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JojoJaro
08-19-2006, 04:03 AM
Folks,

I made some glycerine soap but after a week, it would not harden. So I mixed it in with water and washed my car.

This stuff works better than the commercial bottle soap I bought for my car. It seems to remove bug stains better. Works great with wheels also. It removes grease, tar and other oily stuff on the wheels. I've never seen my wheels this clean before.

Any danger with this soap with car paint??? Will this stuff eat car paint?? Just to be sure, I rinsed it more thoroughly than normal.

Jojo

JojoJaro
08-19-2006, 04:03 AM
Folks,

I made some glycerine soap but after a week, it would not harden. So I mixed it in with water and washed my car.

This stuff works better than the commercial bottle soap I bought for my car. It seems to remove bug stains better. Works great with wheels also. It removes grease, tar and other oily stuff on the wheels. I've never seen my wheels this clean before.

Any danger with this soap with car paint??? Will this stuff eat car paint?? Just to be sure, I rinsed it more thoroughly than normal.

Jojo

Legal Eagle
08-19-2006, 08:45 AM
I am assuming you removed the methanol ? I am also assuming that you let the soap "cure" for a couple weeks before using it ? No problem, or at least no greater problem than any other soap would produce.
One more constructive use for the glycerine by-product, yea! This may yet prove to be amongst the better ones too. Once thoroughly tested so that no ill effects on paint are evident then there is a definitive commercial possibililty here.

tesseract
08-23-2006, 11:25 AM
<BLOCKQUOTE class="ip-ubbcode-quote"><div class="ip-ubbcode-quote-title">quote:</div><div class="ip-ubbcode-quote-content">Originally posted by JojoJaro:
Folks,

I made some glycerine soap but after a week, it would not harden. So I mixed it in with water and washed my car.
...
Any danger with this soap with car paint??? Will this stuff eat car paint?? Just to be sure, I rinsed it more thoroughly than normal.
</div></BLOCKQUOTE>

Don't know if this applies to glycerin soap, but with regular soaps (ie - made from fatty acids), potassium soaps are liquids while sodium soaps are solids.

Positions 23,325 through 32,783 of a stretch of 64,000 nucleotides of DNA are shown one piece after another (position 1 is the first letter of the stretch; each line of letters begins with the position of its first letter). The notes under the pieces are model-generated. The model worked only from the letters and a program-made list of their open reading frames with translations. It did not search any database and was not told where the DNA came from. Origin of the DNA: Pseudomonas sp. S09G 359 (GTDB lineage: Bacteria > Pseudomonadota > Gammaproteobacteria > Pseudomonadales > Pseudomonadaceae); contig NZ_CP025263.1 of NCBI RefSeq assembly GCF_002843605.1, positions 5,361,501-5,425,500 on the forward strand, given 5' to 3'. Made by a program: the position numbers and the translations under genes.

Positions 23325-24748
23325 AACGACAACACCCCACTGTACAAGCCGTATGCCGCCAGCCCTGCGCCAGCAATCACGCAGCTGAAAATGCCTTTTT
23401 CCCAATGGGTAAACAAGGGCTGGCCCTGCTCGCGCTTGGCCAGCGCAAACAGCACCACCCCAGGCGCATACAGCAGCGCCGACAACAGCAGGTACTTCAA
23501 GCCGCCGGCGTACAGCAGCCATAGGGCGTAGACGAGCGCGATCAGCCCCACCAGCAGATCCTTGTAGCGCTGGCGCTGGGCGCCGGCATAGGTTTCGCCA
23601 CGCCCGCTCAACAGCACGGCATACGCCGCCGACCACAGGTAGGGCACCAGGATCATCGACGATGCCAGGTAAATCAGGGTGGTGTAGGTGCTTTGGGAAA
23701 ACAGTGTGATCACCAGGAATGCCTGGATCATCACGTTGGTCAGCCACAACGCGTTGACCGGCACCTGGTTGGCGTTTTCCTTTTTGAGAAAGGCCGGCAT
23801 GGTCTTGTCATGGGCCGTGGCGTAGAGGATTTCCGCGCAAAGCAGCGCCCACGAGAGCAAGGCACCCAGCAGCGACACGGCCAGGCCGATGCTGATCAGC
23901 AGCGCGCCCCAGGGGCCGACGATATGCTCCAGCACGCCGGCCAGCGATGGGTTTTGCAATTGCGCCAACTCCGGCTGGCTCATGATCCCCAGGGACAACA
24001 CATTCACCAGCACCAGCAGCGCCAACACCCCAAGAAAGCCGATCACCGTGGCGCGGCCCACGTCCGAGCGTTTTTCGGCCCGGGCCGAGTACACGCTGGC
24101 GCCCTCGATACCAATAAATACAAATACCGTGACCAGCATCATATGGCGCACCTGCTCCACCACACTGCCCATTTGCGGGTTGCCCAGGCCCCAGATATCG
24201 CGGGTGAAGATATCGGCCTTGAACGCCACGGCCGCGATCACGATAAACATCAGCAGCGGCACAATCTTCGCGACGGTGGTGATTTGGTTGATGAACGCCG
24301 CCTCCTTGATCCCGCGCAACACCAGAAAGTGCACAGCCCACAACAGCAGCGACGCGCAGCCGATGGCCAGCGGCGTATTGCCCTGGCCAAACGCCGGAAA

Pure glycerin MAY dissolve automotive paint, much like brake fluid, but diluted with water it shouldn't have a chance. 'Course, the time to be asking this sort of question is BEFORE you douse your car with the stuff, not after http://biodiesel.infopop.cc/groupee_common/emoticons/icon_wink.gif

Seriously - the best test would be to try applying some glycerin to a hidden spot of paint on your car and see if it softens it up.

Jim D
08-24-2006, 01:33 AM
<BLOCKQUOTE class="ip-ubbcode-quote"><div class="ip-ubbcode-quote-title">quote:</div><div class="ip-ubbcode-quote-content">Seriously - the best test would be to try applying some glycerin to a hidden spot of paint on your car and see if it softens it up. </div></BLOCKQUOTE>

Or apply it to a car in a junkyard or such. The guy that I've taken several cars to for body work always has a scrap body panel hanging around. Find someone like him and put some on a junk/scrap panel.

-Jim

JojoJaro
09-16-2006, 11:02 PM
Folks,

I washed Maybelyn again and Vinny with Glycerine made soap. No noticeable paint degradation. I will continue to do this until I find some paint degradation. I am not expecting any.

Anyways, I noticed that with Glycerine soap, that there are no water spots when it dries. Interesting, cause I expected to find water spots. My water normally leaves water spots. Instead, it just leaves the paint squeaky (literally squeaky) clean; and shinny.